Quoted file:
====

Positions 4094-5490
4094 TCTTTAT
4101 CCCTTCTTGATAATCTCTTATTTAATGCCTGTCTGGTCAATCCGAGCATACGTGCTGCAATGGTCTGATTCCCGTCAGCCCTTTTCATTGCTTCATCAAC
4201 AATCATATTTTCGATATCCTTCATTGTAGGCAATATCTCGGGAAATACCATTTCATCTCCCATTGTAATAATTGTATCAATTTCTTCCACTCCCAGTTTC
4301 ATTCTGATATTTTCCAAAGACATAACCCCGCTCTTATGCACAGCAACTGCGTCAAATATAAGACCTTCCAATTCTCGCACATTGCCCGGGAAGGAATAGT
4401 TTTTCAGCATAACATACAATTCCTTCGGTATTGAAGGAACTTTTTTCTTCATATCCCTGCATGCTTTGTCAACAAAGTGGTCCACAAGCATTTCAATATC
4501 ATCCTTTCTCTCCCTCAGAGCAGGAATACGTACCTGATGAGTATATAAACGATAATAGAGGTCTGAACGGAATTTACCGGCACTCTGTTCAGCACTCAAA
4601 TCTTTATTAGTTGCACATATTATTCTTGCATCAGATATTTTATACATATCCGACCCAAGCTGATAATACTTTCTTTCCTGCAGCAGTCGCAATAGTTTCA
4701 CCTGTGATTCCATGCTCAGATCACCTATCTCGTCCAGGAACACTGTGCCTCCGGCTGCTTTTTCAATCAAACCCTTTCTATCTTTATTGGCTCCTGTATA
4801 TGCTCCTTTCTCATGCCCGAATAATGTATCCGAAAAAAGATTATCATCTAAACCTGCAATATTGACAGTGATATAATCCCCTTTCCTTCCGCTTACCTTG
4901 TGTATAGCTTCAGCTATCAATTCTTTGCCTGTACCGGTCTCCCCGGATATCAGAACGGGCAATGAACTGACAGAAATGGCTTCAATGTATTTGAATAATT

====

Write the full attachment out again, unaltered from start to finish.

Positions 4094-5490
4094 TCTTTAT
4101 CCCTTCTTGATAATCTCTTATTTAATGCCTGTCTGGTCAATCCGAGCATACGTGCTGCAATGGTCTGATTCCCGTCAGCCCTTTTCATTGCTTCATCAAC
4201 AATCATATTTTCGATATCCTTCATTGTAGGCAATATCTCGGGAAATACCATTTCATCTCCCATTGTAATAATTGTATCAATTTCTTCCACTCCCAGTTTC
4301 ATTCTGATATTTTCCAAAGACATAACCCCGCTCTTATGCACAGCAACTGCGTCAAATATAAGACCTTCCAATTCTCGCACATTGCCCGGGAAGGAATAGT
4401 TTTTCAGCATAACATACAATTCCTTCGGTATTGAAGGAACTTTTTTCTTCATATCCCTGCATGCTTTGTCAACAAAGTGGTCCACAAGCATTTCAATATC
4501 ATCCTTTCTCTCCCTCAGAGCAGGAATACGTACCTGATGAGTATATAAACGATAATAGAGGTCTGAACGGAATTTACCGGCACTCTGTTCAGCACTCAAA
4601 TCTTTATTAGTTGCACATATTATTCTTGCATCAGATATTTTATACATATCCGACCCAAGCTGATAATACTTTCTTTCCTGCAGCAGTCGCAATAGTTTCA
4701 CCTGTGATTCCATGCTCAGATCACCTATCTCGTCCAGGAACACTGTGCCTCCGGCTGCTTTTTCAATCAAACCCTTTCTATCTTTATTGGCTCCTGTATA
4801 TGCTCCTTTCTCATGCCCGAATAATGTATCCGAAAAAAGATTATCATCTAAACCTGCAATATTGACAGTGATATAATCCCCTTTCCTTCCGCTTACCTTG
4901 TGTATAGCTTCAGCTATCAATTCTTTGCCTGTACCGGTCTCCCCGGATATCAGAACGGGCAATGAACTGACAGAAATGGCTTCAATGTATTTGAATAATT